Stone grave markers, headstones and tombstones have been used for thousands of years. The practice began during the Roman and Greek civilizations when people used stone monuments to honor the dead and prevent the desecration of graves. In the US, gravestone carvers used various kinds of rock for burial markers depending upon the historical period. In earlier times, there were no cemeteries and people buried their loved ones near their family homes.Nordictrack ntl15920 home weight system manuals, user guides and other materials buy proviron telecharger la methode delavier de musculation chez soi – torrent.
During the 17th century, the Puritans of New England used simple wooden or stone grave markers. According to the website Digital History, they believed that carving anything other than words would violate the biblical commandment against creating craven images. The stones were marked with the deceased person’s name, age and year of death and were carved into rough stones, rocks, wood, slate and sandstone. Many tombstones from this period reflected a colonial fear of the afterlife because a common belief was that only a few people would be allowed into heaven and everyone else would be categorized as sinners. When public cemeteries evolved in the 19th century, people began to assign importance to gravestones as a way to memorialize the dead. At this time, people began adding epitaphs and other wordings to pay tribute to their loved ones. The advantage to this tradition was that by reading the grave marker, you were able to get more information about the deceased’s family history.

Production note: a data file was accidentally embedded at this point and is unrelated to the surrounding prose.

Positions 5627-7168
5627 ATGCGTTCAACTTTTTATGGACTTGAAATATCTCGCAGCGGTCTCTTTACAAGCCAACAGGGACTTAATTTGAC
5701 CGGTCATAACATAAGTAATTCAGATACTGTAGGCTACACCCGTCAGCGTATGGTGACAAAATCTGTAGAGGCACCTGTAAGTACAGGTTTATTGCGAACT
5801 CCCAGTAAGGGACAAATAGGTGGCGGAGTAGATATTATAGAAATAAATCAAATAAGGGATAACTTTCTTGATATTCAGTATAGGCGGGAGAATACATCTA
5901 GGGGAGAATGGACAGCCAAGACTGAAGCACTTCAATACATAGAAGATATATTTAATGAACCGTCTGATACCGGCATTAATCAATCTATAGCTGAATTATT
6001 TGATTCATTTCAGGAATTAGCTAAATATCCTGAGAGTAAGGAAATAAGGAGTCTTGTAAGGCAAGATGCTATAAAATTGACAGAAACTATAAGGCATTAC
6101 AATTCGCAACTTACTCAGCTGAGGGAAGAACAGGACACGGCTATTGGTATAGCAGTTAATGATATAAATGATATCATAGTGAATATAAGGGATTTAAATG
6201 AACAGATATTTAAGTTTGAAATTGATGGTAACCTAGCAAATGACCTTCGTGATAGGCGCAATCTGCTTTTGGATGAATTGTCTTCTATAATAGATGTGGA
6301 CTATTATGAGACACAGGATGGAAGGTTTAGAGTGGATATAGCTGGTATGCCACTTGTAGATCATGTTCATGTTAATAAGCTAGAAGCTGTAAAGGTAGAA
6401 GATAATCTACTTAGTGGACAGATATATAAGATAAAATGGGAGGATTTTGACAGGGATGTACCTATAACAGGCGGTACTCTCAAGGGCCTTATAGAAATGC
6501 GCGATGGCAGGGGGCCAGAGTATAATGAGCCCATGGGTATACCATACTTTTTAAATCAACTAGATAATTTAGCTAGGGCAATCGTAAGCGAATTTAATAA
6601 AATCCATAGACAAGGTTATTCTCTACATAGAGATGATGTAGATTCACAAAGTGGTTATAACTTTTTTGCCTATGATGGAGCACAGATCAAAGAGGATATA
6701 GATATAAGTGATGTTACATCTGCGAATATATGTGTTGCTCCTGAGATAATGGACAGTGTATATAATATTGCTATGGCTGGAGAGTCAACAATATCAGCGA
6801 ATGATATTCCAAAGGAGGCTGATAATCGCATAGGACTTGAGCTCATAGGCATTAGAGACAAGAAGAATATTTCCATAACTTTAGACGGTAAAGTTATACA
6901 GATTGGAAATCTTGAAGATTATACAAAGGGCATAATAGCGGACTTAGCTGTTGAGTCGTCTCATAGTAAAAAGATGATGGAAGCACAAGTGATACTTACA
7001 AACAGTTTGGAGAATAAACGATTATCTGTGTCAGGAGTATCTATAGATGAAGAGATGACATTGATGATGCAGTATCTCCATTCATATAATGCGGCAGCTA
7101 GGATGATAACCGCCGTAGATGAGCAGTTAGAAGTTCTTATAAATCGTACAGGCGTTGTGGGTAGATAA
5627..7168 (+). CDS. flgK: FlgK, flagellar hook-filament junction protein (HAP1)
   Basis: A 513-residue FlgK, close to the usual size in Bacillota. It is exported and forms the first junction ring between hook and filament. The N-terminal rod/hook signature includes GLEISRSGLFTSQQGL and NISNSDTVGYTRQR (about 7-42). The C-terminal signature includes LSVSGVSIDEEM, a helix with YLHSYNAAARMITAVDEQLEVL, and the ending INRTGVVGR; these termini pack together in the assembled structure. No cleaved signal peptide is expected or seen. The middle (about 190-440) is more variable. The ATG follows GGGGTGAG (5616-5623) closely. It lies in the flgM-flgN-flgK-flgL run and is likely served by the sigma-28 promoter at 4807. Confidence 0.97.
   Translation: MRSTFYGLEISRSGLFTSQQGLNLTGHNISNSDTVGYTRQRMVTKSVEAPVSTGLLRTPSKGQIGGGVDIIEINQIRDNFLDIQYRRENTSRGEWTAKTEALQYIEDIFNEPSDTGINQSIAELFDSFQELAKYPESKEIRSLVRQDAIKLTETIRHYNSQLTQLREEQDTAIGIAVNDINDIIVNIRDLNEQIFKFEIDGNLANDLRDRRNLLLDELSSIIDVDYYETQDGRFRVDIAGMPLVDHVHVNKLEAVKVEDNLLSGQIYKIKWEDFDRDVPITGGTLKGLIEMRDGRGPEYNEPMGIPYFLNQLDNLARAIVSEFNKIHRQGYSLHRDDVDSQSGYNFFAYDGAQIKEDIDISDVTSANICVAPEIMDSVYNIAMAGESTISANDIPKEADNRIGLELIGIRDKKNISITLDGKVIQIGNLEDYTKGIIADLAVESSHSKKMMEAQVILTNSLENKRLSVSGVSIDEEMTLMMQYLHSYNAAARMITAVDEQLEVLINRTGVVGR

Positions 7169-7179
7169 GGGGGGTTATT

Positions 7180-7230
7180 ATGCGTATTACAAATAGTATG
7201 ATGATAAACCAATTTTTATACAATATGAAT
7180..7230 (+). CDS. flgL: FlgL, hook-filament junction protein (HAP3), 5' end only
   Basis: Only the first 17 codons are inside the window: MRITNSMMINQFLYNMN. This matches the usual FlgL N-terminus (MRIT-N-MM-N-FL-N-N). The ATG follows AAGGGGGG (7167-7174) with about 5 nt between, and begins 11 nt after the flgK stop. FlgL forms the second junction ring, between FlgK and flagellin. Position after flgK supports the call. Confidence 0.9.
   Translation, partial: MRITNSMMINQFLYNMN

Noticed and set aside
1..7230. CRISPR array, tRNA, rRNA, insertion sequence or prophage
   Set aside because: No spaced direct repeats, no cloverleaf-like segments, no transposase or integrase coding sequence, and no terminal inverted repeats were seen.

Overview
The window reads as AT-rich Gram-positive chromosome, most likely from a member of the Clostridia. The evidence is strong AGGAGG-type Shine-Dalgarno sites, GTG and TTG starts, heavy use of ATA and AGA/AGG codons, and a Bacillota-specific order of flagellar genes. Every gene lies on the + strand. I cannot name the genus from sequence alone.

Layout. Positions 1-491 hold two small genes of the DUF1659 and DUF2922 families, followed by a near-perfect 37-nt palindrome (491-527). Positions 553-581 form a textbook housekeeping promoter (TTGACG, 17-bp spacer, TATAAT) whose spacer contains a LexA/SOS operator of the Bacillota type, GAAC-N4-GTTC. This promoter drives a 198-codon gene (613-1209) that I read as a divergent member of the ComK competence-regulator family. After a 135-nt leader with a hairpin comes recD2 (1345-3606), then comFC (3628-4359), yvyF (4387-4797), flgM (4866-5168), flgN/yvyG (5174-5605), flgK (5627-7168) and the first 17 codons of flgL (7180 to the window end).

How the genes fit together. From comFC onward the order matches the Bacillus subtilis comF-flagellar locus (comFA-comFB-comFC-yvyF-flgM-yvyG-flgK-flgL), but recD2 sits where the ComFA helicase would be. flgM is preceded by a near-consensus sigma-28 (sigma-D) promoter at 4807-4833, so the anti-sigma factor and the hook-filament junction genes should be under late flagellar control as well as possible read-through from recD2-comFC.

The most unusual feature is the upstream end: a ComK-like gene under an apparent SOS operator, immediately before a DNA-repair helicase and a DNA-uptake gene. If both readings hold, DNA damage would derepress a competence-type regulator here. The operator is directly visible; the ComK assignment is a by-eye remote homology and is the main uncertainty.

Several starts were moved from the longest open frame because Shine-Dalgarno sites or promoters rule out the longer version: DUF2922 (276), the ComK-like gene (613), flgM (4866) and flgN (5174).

In the 19th century, people began adding symbols such as the Star of David, Eye of Horus, maple leaves, flowers, horseshoes, swords, etc. depending upon their religious beliefs, occupation, social class and other indicators of their status and position in life.
Due to its strength and durability, granite has been the primary stone used for grave markers since the late 19th century in America. The granite is commonly gray in color but can be other colors depending upon where the granite was mined.
When it is your time to choose a headstone, grave marker, mausoleum, etc. for your loved one, contact Polchinski Memorials. We have been assisting families for decades with this important decision and we will help you make the best decision for yourself and your family. Call us at 914-984-4198, 914-984-4424 or 203-413-1345 in Connecticut. You can also email email@example.com. Located in Hawthorne, New York, Polchinski Memorials is dedicated to providing the best customer service in the Tri-State area.